dream hampton is a writer’s writer. A grown up around-the-way-girl who can talk politics and liberation theory with the same ease as the lyrics to her favorite songs. Last week I shared the first part of our sit-down and still wasn’t even close to sharing it all.
Last month we met at what has got to be the busiest Whole Foods in the country on a gray, not so sunny day in Los Angeles and shared a raw food brownie, and one of the dopest conversations I’ve ever had.
From abortion to hip-hop, to how to make it as a creative, to Black women’s role in our shifting economy, nothing was off the table. dream hampton was open, honest, and willing to share, not just an hour out of her amazingly busy schedule, but also the lessons she’s learned throughout her two decade long career.
Clutch: As someone who has come up seeing your work from college until now, people like you and Bonz Malone, and Toure’ coming up in the whole generation of hip hop journalism, do you think that that’s still alive? Because I know often times Toure’ is always talking about how journalism is dead and go find something else to do…
dream hampton: I kind of twinge when Toure’ goes on those rants, but he said something one time that was so real and undeniable. He was like, “I wouldn’t advise you to be a telephone operator right now either.” And it’s true, people are being replaced. Hip-hop journalism is being replaced in many ways by these gossip sites.
I was talking to a friend of mine who’s a man and his personal life is being gossiped about right now. And I was showing him an example, because that made me look at [the gossip sites] on some anthropological shit…and I went to one, Bossip, and they had a list of all the women Lil’ Wayne had slept with and a list of all the women Drake had slept with, and all these people weren’t even famous. No one on Drake’s list was famous, but Rihanna.
Clutch: So how would you even know?
dream hampton: Right, exactly! So these become the stories about the artists whereas I used to try and write about the music. And if it was about their life it was about some dramatic kind of lifestyle thing, not a list of who they fucked or whatever.
Clutch: Do you think there’s a lane or a space for those people who are interested in the real stories?
dream hampton: Well, I think that’s what I was trying to say. Increasingly the answer to that is no. And they’re very few outlets—and this isn’t just about hip-hop journalism, this is about music journalism. I think that Spin is out of business, and all of these magazines that kind of began in the ‘70s like Rolling Stone and Cream, are on their last legs. Or they’re so big, they’re too big to fail—like a Rolling Stone.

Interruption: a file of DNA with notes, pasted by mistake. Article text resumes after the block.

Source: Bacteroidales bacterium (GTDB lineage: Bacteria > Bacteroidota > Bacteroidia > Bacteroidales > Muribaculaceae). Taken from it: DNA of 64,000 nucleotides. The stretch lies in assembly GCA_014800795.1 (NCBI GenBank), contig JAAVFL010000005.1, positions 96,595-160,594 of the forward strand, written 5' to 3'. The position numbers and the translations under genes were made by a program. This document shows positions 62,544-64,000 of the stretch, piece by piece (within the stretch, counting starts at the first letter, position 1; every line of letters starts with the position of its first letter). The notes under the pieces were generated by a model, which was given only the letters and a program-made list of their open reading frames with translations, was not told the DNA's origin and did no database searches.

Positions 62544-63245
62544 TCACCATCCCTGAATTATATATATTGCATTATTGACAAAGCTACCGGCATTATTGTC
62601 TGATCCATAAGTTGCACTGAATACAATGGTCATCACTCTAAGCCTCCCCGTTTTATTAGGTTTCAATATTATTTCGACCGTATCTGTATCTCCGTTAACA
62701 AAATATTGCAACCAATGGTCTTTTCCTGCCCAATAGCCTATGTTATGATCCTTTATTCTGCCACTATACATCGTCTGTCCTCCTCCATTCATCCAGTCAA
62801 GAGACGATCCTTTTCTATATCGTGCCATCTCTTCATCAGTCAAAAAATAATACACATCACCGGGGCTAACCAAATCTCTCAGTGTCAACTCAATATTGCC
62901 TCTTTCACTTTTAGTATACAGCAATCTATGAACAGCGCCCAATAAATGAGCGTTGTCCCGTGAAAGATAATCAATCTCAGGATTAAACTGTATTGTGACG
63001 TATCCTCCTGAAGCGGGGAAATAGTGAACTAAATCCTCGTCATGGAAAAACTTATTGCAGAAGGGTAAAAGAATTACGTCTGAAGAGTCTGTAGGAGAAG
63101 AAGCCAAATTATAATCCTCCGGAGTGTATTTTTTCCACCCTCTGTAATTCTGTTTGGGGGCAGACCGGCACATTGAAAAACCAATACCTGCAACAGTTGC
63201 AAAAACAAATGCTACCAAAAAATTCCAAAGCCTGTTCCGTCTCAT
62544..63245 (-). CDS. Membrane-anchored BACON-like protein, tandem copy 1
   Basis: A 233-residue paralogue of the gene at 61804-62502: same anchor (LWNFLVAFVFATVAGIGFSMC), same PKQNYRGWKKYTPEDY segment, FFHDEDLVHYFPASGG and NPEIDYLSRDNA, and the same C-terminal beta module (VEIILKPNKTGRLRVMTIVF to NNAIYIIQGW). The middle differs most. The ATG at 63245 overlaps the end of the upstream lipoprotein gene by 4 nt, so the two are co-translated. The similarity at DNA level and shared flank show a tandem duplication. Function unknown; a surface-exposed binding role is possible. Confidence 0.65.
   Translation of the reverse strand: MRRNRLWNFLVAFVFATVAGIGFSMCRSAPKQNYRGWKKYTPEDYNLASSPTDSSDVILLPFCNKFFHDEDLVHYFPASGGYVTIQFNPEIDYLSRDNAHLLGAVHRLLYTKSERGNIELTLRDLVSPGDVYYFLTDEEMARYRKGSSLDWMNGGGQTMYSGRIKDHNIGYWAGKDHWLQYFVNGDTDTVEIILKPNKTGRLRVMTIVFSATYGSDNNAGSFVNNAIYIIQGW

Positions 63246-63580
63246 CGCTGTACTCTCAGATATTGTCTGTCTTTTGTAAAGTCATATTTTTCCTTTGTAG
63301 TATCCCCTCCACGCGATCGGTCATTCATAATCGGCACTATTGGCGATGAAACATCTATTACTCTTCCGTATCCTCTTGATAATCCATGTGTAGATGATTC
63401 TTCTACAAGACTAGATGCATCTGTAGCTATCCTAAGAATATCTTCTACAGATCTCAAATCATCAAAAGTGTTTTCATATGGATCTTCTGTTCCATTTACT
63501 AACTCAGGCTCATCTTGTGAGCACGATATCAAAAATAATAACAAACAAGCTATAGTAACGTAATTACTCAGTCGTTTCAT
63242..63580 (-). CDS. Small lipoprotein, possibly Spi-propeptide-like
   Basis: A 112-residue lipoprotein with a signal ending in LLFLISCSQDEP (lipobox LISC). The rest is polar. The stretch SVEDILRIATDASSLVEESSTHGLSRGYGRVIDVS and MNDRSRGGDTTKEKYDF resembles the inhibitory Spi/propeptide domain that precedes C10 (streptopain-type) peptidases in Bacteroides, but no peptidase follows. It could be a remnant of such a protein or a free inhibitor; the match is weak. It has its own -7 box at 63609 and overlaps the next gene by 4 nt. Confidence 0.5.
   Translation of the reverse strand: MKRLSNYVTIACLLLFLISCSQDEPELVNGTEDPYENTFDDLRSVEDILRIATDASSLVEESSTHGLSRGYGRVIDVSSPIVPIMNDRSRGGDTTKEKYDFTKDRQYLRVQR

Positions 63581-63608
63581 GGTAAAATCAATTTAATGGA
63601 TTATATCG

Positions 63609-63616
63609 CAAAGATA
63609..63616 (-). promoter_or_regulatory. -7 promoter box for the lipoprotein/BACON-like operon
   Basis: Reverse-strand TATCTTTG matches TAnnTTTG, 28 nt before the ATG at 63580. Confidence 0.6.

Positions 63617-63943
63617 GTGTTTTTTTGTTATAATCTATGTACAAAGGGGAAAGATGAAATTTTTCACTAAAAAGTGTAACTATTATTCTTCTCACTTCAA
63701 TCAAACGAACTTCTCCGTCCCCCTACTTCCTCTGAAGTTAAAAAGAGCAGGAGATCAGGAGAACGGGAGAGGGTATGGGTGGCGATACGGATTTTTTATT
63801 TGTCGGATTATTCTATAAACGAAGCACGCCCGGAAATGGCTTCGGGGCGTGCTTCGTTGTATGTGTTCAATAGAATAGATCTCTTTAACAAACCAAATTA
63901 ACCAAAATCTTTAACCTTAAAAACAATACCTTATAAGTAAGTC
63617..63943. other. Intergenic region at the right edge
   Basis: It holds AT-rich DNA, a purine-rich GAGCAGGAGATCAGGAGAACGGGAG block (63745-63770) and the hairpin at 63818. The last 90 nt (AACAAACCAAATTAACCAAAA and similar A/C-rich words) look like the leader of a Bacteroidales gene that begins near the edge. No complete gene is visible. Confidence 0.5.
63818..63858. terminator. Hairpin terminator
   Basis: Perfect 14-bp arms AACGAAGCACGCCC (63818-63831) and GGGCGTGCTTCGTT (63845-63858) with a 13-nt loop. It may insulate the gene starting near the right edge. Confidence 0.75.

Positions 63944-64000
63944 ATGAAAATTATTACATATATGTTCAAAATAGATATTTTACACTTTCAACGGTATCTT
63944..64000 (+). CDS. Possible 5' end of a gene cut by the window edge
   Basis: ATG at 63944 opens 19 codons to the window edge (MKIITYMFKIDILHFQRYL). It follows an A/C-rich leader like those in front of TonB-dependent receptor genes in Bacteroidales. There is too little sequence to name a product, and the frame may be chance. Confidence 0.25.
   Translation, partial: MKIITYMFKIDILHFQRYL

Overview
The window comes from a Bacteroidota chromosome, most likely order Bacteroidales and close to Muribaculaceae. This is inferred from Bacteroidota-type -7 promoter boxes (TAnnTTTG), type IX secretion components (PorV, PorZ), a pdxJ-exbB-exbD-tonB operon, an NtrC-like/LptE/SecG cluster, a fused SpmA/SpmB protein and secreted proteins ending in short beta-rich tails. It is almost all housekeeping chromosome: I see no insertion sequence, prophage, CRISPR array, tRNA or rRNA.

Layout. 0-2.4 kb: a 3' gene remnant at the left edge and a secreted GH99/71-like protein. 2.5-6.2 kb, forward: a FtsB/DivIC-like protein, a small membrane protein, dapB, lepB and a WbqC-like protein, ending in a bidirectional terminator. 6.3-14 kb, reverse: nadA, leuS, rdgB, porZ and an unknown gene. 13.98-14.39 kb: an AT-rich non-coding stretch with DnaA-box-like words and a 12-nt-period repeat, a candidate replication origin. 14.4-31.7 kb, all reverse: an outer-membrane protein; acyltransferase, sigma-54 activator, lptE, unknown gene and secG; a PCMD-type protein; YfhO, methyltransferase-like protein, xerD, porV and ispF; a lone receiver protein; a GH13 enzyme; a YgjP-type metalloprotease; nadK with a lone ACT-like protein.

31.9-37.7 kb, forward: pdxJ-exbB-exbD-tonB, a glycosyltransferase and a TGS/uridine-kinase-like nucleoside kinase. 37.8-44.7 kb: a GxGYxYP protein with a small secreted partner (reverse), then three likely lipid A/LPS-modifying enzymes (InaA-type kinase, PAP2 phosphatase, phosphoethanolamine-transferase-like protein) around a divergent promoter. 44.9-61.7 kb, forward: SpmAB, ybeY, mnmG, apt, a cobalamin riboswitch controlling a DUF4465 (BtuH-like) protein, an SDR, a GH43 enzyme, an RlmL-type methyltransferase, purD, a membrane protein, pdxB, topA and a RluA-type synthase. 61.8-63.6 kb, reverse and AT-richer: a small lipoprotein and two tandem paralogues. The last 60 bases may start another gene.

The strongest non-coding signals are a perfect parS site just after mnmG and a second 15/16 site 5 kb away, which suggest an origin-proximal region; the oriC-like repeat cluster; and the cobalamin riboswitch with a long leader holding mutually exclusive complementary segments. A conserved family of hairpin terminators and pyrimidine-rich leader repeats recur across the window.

In terms of a new brand entering the marketplace—I mean Vibe reentered the marketplace, but with diminished returns. And I’d argue not just sales, culturally, you know? So I think that the most interesting stuff is happening online.
I happened onto hip-hop journalism and it was about timing. So I can’t ever tell anyone how to do what I did. It was really about that Malcolm Gladwell, Gladwellian notion of being…in an Outlier situation. Which for me meant being in New York in a certain era, the early ‘90s. So you can’t tell anyone how to replicate that. That’s like being in Sillicon Valley in the ‘80s.
Clutch: That’s pretty interesting because as someone who loves writing and loves music it’s a little bit depressing and disheartening to see those examples that you grew up on are kind of just gone.
dream hampton: Well if you love it, you do it. It’s the same thing with the music. People who grew up on this and think they’re going to be the next Jay-Z…there’s a rude awakening. Even if they have the talent and the drive, which, that’s Jay’s combination which is so lethal. A lot of people have drive, like Puff. But they don’t necessarily have the talent. But drive will get you into the millionaire club.
If your dream is to be Hov, that model…the foundation that it’s built on has dissipated. You have to be creative, because what he did—what we did, the generation that made hip-hop—created the bubble. And they created that bubble out of nothing. It’s not like record labels at the time were like, “Oh let’s give a rapper a million dollars.” They weren’t thinking that at all. They were giving it to Freddy Jackson and Luther Vandross, you know what I mean?
Clutch: Recently, I saw your film, Black August Hip-Hop Project, so what prompted you to make the film?
dream hampton: Well, I wanted it to be a fundraising tool for the political prisoners that we work with. They have attorney fees. They have family that they haven’t seen and we try to raise money through the concert to make that possible, and I wanted the movie to be an extension of that.
I want more people to know about Black August. Some people had heard about it, but they didn’t live in New York so they never came to any of the concerts.
Clutch: I remember hearing about the concerts when I was here [in Los Angeles], in ’98. I had just graduated from high school, so I was like, “I can’t go.” But I would always hear about them…For me it was interesting to sit on a different coast and still hear about all this stuff going on.
dream hampton: It opened our eyes to travel to Cuba and to South Africa, and then members of the Malcolm X Grass Roots Movement went on cultural exchanges and brigades to Venezuela, to Tanzania, without any rappers or artists with them. So it was important work and I thought that people should see that we tried to do this kind of work using hip-hop.